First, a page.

(function() {;

.keys([key1, key2, ...]) and .keys(key1, key2, ...) and .key(key)

Assert own object keys, which must match exactly, and will fail if you omit a key or two:

var obj = { foo: 'bar', baz: 'raz' };
obj.should.have.keys('foo', 'baz');
obj.should.have.keys(['foo', 'baz']);
({}).should.have.keys('key'); //fail AssertionError: expected {} to have key 'key'missing keys: 'key'


Assert given value to contain something .eql to otherValue. See examples to understand better:

'hello boy'.should.containEql('boy');
[[1],[2],[3, 4]].should.not.containEql([3]);

({ b: 10 }).should.containEql({ b: 10 });
([1, 2, { a: 10 }]).should.containEql({ a: 10 });
[1, 2, 3].should.not.containEql({ a: 1 });

[{a: 'a'}, {b: 'b', c: 'c'}].should.containEql({a: 'a'});
[{a: 'a'}, {b: 'b', c: 'c'}].should.not.containEql({b: 'b'});

When .containEql check arrays it check elements to be in the same order in otherValue and object just to be presented.


Assert given value to contain something .eql to otherValue within depth. Again see examples:

'hello boy'.should.containDeep('boy');
[1,2,3].should.containDeep([1, 3]);
//but not
[1,2,3].should.containDeep([3, 1]);

({ a: { b: 10 }, b: { c: 10, d: 11, a: { b: 10, c: 11} }}).should
  .containDeep({ a: { b: 10 }, b: { c: 10, a: { c: 11 }}});

[1, 2, 3, { a: { b: { d: 12 }}}].should.containDeep([{ a: { b: {d: 12}}}]);

[[1],[2],[3, 4]].should.containDeep([[3]]);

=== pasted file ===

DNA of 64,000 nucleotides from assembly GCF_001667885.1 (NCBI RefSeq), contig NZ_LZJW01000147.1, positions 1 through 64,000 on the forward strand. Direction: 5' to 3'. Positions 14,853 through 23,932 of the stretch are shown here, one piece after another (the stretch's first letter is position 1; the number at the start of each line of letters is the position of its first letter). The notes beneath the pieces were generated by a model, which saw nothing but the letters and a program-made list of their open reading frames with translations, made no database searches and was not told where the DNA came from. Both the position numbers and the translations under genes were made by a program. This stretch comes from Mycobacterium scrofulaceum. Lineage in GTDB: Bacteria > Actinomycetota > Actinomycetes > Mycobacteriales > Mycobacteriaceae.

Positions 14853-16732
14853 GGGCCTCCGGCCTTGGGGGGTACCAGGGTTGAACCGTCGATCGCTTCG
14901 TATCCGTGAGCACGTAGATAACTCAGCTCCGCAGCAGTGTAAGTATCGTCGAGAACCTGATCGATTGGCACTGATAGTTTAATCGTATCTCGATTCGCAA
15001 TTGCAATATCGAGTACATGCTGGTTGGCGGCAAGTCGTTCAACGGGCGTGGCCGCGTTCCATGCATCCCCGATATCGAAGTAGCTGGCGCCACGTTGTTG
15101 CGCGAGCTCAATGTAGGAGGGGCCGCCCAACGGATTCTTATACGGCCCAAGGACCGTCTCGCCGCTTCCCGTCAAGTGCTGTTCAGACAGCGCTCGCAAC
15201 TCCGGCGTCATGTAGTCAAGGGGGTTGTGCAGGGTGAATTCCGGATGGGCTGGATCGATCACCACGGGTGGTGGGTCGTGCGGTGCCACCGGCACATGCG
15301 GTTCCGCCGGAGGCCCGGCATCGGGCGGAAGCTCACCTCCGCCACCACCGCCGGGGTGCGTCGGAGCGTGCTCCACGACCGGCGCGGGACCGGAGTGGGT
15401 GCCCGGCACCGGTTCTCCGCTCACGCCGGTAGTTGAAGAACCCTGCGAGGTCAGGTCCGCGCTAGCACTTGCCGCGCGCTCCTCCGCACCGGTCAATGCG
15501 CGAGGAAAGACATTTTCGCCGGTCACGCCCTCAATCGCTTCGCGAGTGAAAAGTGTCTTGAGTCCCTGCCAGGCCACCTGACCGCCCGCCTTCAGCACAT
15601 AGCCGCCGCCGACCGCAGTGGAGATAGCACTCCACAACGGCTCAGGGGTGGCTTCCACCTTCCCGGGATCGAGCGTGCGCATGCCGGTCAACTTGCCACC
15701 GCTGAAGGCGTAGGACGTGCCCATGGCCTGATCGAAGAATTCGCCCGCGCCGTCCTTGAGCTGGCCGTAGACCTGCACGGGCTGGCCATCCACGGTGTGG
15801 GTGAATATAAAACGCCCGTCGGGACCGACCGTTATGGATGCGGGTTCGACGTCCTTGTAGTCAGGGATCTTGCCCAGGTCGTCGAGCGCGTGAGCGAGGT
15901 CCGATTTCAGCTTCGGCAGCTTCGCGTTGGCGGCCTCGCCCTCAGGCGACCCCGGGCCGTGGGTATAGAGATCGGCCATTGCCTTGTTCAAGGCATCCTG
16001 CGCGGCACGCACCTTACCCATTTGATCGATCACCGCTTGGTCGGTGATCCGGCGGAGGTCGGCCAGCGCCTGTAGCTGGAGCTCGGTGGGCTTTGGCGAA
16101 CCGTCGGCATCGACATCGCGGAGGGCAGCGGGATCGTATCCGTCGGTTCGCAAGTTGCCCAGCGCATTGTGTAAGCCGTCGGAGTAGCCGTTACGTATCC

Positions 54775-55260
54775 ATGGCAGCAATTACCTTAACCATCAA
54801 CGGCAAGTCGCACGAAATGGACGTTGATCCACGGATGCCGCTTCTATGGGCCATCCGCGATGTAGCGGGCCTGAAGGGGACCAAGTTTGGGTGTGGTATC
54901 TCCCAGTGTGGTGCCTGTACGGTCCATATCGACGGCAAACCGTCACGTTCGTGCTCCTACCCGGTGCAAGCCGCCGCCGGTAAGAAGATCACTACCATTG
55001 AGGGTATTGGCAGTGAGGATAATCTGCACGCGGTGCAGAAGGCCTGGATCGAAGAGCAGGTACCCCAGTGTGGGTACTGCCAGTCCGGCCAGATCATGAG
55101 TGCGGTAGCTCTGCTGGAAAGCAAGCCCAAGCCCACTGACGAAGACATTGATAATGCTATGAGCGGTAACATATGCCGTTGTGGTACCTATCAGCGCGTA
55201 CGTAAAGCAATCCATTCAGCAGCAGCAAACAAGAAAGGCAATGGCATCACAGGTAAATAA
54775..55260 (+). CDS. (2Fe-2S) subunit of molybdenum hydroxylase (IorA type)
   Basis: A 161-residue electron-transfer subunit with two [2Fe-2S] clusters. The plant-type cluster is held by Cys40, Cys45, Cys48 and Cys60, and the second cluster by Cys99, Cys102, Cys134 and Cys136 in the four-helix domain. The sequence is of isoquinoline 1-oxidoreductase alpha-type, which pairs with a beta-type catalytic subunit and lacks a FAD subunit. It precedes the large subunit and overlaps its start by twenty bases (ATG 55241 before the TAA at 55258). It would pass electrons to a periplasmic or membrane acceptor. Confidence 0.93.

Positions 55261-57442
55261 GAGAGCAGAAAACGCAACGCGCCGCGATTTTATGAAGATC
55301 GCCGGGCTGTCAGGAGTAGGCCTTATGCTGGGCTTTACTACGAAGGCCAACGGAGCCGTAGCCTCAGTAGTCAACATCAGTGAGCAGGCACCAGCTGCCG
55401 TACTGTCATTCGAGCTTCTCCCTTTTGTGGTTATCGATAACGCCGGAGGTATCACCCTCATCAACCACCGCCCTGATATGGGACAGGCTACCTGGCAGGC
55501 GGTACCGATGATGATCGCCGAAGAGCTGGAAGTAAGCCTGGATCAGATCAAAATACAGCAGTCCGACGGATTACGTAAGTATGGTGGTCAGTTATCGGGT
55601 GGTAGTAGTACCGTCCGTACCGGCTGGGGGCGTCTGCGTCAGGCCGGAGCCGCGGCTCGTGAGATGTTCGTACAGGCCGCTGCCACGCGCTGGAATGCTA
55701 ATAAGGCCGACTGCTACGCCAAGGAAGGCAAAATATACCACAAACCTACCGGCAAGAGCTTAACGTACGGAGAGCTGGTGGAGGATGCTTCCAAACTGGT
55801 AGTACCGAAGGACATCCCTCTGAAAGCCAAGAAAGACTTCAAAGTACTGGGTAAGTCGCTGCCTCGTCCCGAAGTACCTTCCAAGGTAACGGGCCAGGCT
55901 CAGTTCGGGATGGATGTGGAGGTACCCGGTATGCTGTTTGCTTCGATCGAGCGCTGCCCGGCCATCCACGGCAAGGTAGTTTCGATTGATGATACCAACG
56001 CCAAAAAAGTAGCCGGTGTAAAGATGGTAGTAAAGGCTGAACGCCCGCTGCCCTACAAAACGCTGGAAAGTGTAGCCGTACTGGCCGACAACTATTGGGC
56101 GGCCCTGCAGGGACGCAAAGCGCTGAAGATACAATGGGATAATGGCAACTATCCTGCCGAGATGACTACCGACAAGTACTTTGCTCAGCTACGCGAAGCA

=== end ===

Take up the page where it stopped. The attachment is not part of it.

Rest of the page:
[{a: 'a'}, {b: 'b', c: 'c'}].should.containDeep([{a: 'a'}]);
[{a: 'a'}, {b: 'b', c: 'c'}].should.containDeep([{b: 'b'}]);

It does not search somewhere in depth it check all pattern in depth. Objects are checked by properties key and value; arrays are checked like sub sequences. Everyting is compared using .eql. Main difference with .containEql is that this assertion requires full type chain - if asserted value is an object, otherValue should be also an object (which is sub object of given). The same is true for arrays, otherValue should be an array which compared to be subsequence of given object.

When .containDeep check arrays it check elements to be in the same order (as arrays ordered collections) in otherValue and object just to be presented.


Assert given object matches otherValue.

Given: String, otherValue: regexp. Uses RegExp#exec(str):


Given: Array, otherValue: regexp - assert each value match to regexp.

['a', 'b', 'c'].should.match(/[a-z]/);